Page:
1. The church is in continual decline, and the pastor always blames the congregation. 
  2. The pastor no longer has vision for the church; he lives in survival mode. 
  3. If anyone would offer the pastor a new job, he’d likely take it. 
  4. The church has lost any sense of passion for what they do. 
  5. The only people left in the church are long-termers who will die as members of the church. 
  6. Paying the bills takes priority over everything else. 
  7. The pastor is willing to let the church die on his watch. 

9 Reasons Some Pastors Stay Too Long:
  1. They don’t want to end a ministry on a negative note.
  2. They don’t sense a strong calling to leave. 
  3. They genuinely believe that God still wants to use them to turn the church around. 
  4. They’ve grown comfortable with the position. 
  5. Their family is fully settled in the area. 
  6. They have no one to speak truth to them. 
  7. Their church has no system in place to evaluate their ministry regularly. 
  8. Their church is large enough to decline slowly. 
  9. They’re simply waiting for another church to call them. 

  1. They assumed that the conflict in their church would never end. 
  2. They never intended to stay long at the church in the first place. 
  3. They let their ego lead them to the bigger church. It was just too attractive and alluring to lead the bigger church that everybody else knew was bigger.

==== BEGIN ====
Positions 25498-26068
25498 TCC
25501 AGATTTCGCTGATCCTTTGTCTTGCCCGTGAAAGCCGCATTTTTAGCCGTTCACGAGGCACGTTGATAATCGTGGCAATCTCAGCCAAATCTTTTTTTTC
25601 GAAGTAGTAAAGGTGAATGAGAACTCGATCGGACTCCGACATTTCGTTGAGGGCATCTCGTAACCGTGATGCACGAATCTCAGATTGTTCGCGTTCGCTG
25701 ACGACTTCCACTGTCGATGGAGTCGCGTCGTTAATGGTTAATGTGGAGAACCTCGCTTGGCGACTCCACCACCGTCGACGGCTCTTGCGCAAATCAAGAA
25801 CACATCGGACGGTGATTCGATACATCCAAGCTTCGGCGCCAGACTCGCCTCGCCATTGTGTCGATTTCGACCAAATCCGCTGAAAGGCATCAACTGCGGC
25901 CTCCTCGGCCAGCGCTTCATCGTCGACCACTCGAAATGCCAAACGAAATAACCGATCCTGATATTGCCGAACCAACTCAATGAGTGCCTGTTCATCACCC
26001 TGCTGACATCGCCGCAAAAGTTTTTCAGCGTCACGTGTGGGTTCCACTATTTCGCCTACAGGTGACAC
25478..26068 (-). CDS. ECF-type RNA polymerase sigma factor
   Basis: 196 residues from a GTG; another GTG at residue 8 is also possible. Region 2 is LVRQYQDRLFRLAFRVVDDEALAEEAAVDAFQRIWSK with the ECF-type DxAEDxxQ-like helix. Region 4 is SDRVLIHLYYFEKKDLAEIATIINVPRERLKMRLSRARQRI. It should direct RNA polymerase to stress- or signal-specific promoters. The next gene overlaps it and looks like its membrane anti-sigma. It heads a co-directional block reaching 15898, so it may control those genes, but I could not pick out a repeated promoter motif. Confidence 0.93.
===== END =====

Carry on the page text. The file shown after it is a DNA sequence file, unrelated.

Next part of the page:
4. They believed a move to a denominational position would give them more influence and fewer conflicts. 
  5. They left without praying much about the move. 
  6. They listened to others and ignored their “gut.”  
  7. They didn’t shepherd their family well in a difficult church. 
  8. They burned out because they weren’t taking care of themselves. 
  9. They were lonely, and they blamed the church. 
  10. They didn’t know what to do next—and were unwilling to ask for help. 
  11. They responded to a sense of “push” without a strong sense of “pull.” 
Chuck Lawless


They Don't Understand Hyperbole Nor The Art of The Deal

Andrew Klavan:

Donald Trump is a negotiator, as he has told us from the start. Not everything he says means what it means. Not every final decision he makes is final. And just because he says he loves you, that doesn't mean he does. He's in motion toward a goal, and the truth is in the motion. By now, most of us get this.

Except the press. They just hate him too much to take him as he is — to take him as he has always said he is. They don't accept he's in a moving negotiation. If he says it's over and it's not over, they call him a liar. If he says he loves Putin, they declare he loves Putin. By now, most of us understand that Trump doesn't operate that way. Not the press.




Roger Simon:

They must be burning whatever gallons of midnight oil they have left at MSNBC, CNN, the New York Times, the Washington Post, CBS, NBC, ABC, etc. -- all the propaganda organs of the Democratic Party -- trying to figure out how to downplay the agreement Donald Trump just made with European Union President Jean-Claude Juncker, but it's not going to be easy. This is the beginning of a massive free trade deal between Europe and the U.S. with zero tariffs outside the auto industry. If even half of it comes true, there will be a (okay, why not?) YUUUGE growth in trade benefitting both sides of the Atlantic.

Forget porn stars. Forget tapes. Forget evil Vlad and Rocket Man. Forget insulting our NATO partners (whatever that means). Forget that pseudo-socialist with the hyphenated name. Forget Mueller, sleazy Strzok , Adam "Leaker" Schiff, Fingers Clapper, Knuckles Brennan, Rocko Rosenstein, or any of the sordid crew. Forget even Twitter! (well, maybe). By comparison, those are all sideshows. As everyone knows, in politics, "It's the economy, stupid!"